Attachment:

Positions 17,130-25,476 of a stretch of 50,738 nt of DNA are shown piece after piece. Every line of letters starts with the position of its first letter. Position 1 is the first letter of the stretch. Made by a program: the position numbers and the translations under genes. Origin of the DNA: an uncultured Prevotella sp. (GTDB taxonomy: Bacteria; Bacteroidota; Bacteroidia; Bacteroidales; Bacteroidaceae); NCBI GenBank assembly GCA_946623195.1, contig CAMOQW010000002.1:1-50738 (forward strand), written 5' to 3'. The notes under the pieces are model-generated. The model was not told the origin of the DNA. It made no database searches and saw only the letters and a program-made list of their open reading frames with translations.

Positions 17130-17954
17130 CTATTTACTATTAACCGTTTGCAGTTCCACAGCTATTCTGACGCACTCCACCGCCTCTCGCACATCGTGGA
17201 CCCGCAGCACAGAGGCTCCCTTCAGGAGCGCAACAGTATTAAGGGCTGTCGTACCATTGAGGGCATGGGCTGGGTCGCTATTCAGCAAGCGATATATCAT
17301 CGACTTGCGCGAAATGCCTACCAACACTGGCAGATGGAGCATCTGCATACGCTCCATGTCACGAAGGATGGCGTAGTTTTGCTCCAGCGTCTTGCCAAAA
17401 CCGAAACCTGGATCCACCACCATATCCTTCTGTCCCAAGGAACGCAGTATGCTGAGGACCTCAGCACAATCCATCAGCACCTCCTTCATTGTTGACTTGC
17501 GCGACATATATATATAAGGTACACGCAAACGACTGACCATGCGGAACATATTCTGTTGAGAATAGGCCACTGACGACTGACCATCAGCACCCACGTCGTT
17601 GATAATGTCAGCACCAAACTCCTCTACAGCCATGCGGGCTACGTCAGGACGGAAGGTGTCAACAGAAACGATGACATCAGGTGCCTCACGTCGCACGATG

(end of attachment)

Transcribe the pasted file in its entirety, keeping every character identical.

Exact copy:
Positions 17,130-25,476 of a stretch of 50,738 nt of DNA are shown piece after piece. Every line of letters starts with the position of its first letter. Position 1 is the first letter of the stretch. Made by a program: the position numbers and the translations under genes. Origin of the DNA: an uncultured Prevotella sp. (GTDB taxonomy: Bacteria; Bacteroidota; Bacteroidia; Bacteroidales; Bacteroidaceae); NCBI GenBank assembly GCA_946623195.1, contig CAMOQW010000002.1:1-50738 (forward strand), written 5' to 3'. The notes under the pieces are model-generated. The model was not told the origin of the DNA. It made no database searches and saw only the letters and a program-made list of their open reading frames with translations.

Positions 17130-17954
17130 CTATTTACTATTAACCGTTTGCAGTTCCACAGCTATTCTGACGCACTCCACCGCCTCTCGCACATCGTGGA
17201 CCCGCAGCACAGAGGCTCCCTTCAGGAGCGCAACAGTATTAAGGGCTGTCGTACCATTGAGGGCATGGGCTGGGTCGCTATTCAGCAAGCGATATATCAT
17301 CGACTTGCGCGAAATGCCTACCAACACTGGCAGATGGAGCATCTGCATACGCTCCATGTCACGAAGGATGGCGTAGTTTTGCTCCAGCGTCTTGCCAAAA
17401 CCGAAACCTGGATCCACCACCATATCCTTCTGTCCCAAGGAACGCAGTATGCTGAGGACCTCAGCACAATCCATCAGCACCTCCTTCATTGTTGACTTGC
17501 GCGACATATATATATAAGGTACACGCAAACGACTGACCATGCGGAACATATTCTGTTGAGAATAGGCCACTGACGACTGACCATCAGCACCCACGTCGTT
17601 GATAATGTCAGCACCAAACTCCTCTACAGCCATGCGGGCTACGTCAGGACGGAAGGTGTCAACAGAAACGATGACATCAGGTGCCTCACGTCGCACGATG